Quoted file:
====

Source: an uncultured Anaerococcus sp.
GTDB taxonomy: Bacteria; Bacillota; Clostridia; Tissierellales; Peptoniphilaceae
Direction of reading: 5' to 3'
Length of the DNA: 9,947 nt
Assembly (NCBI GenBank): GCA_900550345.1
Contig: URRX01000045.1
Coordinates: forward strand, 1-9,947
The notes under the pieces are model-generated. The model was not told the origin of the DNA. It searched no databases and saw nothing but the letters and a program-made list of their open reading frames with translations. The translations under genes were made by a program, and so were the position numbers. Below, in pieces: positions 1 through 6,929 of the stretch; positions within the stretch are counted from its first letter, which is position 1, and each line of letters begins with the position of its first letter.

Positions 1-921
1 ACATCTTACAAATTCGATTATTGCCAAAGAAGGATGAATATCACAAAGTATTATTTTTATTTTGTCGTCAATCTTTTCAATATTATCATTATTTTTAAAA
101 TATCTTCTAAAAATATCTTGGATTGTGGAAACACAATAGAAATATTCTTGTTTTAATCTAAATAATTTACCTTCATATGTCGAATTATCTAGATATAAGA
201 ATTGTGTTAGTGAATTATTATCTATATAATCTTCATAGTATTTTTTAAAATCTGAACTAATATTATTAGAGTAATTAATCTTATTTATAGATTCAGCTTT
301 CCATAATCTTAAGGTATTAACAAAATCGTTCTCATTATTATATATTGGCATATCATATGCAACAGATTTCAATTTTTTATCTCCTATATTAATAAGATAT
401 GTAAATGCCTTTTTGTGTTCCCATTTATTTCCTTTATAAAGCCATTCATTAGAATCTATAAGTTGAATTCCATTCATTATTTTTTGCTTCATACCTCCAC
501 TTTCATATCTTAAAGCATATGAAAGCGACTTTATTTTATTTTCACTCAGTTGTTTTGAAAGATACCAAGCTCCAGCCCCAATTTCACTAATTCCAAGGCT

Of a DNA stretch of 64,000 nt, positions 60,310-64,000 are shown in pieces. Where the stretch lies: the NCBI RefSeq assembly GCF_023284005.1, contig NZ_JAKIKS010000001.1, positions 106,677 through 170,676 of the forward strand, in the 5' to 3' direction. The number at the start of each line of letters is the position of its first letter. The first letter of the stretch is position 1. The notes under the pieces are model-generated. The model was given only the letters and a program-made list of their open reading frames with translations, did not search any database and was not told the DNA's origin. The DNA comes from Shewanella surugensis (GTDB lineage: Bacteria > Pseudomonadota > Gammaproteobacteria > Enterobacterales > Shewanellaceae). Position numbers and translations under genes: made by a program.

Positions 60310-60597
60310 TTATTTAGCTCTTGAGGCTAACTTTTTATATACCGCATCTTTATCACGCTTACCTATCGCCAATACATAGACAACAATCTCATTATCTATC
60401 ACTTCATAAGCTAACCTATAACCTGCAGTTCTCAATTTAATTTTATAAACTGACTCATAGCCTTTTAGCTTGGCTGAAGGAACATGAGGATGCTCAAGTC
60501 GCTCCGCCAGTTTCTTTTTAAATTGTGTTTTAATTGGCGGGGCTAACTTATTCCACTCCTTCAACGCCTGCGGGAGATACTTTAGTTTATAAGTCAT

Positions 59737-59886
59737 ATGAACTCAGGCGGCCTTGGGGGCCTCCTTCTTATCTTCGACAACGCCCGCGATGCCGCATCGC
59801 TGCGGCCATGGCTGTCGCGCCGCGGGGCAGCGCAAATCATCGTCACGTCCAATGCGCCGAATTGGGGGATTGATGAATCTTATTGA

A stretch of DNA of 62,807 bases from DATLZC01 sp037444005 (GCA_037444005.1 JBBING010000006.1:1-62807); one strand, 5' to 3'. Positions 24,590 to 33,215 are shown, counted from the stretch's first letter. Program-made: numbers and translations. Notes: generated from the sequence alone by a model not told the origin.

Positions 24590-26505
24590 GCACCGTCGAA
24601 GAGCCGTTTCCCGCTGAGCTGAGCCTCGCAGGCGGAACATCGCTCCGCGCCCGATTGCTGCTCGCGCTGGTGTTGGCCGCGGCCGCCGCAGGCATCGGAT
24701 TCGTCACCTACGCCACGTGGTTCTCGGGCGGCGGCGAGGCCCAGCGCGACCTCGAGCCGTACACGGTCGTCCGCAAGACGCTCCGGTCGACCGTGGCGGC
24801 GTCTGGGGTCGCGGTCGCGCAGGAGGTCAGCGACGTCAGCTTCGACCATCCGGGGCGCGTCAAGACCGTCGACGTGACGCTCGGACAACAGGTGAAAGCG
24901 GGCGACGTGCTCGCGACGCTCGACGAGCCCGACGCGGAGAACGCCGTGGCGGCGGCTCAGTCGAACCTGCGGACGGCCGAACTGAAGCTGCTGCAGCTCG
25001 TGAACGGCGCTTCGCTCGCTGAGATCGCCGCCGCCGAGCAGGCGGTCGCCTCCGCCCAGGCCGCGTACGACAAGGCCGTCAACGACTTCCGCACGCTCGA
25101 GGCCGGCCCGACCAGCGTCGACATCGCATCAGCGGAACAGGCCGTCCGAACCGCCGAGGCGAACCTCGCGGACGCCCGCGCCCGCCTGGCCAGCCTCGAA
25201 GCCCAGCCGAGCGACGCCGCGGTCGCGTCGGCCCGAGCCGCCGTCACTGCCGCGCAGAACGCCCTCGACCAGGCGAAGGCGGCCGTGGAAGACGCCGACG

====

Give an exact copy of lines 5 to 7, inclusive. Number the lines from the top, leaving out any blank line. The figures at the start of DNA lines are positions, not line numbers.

Assembly (NCBI GenBank): GCA_900550345.1
Contig: URRX01000045.1
Coordinates: forward strand, 1-9,947